(a long futures position) or a commitment to sell (a short position) need

not be filled with commodity transfer. Generally the commitments are

offset by entering into an opposite futures position which negates the

previous open position. The typical futures contract is standardized

with respect to the following dimensions:

1.) quantity to be delivered

2.) quality acceptable for delivery

3.) place of delivery

4.) time of delivery

5.) terms of payment

6.) recourse in case of injury or settlement of disputes.

All contracts are identical with respect to the above dimensions. A

transaction involves agreement upon the contract price and the number

of contracts exchanged. The standardization forces the focus of buyer-

seller interaction to the discovery of the futures price.

The Analogy with Money

The development of futures markets in this country has paralleled

the development of forward marketing. Forward dealings or forward con-

tracting have a history as old as mercantile trade. In the U.S. forward

contracting is traced back to the grain trade of the mid 19th century.

In an effort to avoid price risk grain merchants holding grain over the

winter months contracted ahead to sell grain to dealers in midwest

terminal markets. Exchanges were established to facilitate this type of

trade as well as the spot trade. The development of means of

standardization enhanced forward trade because it enabled lower trans-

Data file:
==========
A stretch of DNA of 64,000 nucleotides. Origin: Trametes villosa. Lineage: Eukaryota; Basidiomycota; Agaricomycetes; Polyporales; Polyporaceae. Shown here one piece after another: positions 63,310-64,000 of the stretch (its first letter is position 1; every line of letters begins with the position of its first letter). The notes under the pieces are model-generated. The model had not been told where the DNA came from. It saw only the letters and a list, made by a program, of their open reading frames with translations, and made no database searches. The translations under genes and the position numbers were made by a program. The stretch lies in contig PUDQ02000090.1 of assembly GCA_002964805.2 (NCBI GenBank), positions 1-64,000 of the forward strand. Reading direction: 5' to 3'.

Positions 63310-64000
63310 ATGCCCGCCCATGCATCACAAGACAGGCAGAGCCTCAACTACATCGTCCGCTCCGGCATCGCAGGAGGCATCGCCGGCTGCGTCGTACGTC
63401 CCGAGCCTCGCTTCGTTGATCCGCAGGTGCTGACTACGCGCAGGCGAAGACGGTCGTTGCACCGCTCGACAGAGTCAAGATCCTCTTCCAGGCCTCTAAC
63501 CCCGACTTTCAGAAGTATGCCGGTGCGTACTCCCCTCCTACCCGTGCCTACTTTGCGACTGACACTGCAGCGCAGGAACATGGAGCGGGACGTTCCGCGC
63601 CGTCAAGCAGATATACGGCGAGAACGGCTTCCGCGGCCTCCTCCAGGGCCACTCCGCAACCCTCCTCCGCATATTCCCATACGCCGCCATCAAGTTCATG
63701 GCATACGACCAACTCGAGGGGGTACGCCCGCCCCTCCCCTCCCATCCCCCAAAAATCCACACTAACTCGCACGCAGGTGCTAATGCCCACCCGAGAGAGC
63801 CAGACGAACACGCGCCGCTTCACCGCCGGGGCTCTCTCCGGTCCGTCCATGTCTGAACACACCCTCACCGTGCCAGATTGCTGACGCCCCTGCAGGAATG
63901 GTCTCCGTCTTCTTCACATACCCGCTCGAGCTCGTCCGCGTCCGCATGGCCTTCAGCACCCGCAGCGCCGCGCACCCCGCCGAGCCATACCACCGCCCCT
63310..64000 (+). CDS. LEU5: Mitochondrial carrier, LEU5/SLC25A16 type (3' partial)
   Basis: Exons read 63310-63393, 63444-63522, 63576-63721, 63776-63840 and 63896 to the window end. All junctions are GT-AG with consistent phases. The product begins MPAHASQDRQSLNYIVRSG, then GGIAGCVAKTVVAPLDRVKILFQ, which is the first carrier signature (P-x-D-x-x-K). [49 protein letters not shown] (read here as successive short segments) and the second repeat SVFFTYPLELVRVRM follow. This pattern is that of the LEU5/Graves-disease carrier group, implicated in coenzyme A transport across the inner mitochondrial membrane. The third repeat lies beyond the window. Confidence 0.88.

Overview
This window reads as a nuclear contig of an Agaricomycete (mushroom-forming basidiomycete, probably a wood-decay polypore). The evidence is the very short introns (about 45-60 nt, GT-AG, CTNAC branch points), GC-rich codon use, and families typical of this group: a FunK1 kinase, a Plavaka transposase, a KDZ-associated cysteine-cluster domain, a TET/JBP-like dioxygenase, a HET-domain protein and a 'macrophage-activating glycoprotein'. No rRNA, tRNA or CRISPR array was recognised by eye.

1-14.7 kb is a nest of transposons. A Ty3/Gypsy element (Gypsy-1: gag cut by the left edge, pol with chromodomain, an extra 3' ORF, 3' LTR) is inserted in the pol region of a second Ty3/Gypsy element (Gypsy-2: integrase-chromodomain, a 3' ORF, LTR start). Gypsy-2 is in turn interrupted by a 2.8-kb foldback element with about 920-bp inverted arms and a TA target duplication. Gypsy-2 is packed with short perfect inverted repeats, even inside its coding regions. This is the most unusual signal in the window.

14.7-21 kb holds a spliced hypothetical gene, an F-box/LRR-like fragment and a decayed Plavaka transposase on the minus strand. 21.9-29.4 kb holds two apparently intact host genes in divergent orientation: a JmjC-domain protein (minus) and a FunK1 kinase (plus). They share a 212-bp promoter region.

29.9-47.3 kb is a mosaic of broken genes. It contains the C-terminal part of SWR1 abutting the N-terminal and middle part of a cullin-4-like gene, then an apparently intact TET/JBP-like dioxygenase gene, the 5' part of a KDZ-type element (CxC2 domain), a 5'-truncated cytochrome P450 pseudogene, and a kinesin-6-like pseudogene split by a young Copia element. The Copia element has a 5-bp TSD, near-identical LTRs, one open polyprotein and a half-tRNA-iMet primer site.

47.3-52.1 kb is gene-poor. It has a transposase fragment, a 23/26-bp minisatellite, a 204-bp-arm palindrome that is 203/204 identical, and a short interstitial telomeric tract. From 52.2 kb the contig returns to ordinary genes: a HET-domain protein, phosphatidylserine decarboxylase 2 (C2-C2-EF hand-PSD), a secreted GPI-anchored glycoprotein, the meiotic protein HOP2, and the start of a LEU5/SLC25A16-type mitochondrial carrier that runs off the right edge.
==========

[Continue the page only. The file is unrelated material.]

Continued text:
actions cost in the contract negotiations. Eventually, the futures

market evolved promoting commercial trade in forward dealings by attrac-

ting hedging interest as well as a speculative interest.

The futures contract is a special case of the forward contract. A

forward contract is an agreement between buyer and seller to transfer

title according to the stipulations of the contract. The contract

stipulations are arrived at mutually through a buyer-seller bargaining

process. On the other hand futures contract stipulations with the

exception of price are written by the exchange. The futures contract

is traded on the floor of an organized exchange whereas the forward con-

tract is not. For these reasons futures contracts can be obtained at

a fraction of the transactions cost required of a forward contract.

However, there is a limit to its commercial usefulness; namely, the more

standardized the forward contract the less applicable a contract is to

broad-based commercial use. This tradeoff helps to explain why both

forms of marketing tools exist in the commercial trade of a commodity.

The evolution of futures markets parallels the development of money

exchange as it evolved to replace barter exchange. In a highly special-

ized economy the transactions costs associated with barter exchange would

be considerable. Taking one's wares from door to door to exchange for

other consumptive items would doubtless be burdensome. An open market

under such a system would also be very confusing. The number of exchange

ratios required to facilitate trade is on the order of N(N 1)/2, where

N is the number of goods and services exchanged in an economy. Hence,

the value of money as a unit of account is quite evident in an advanced


The use of money depends on its acceptance as a standard of exchange.

Money can represent a temporary abode of purchasing power if it is

accepted as payment in exchange for goods and services. In the U.S. the

dollar is acceptable nearly everywhere as a means of payment in an ex-

change. The dollar is as good as its federal backing, although money in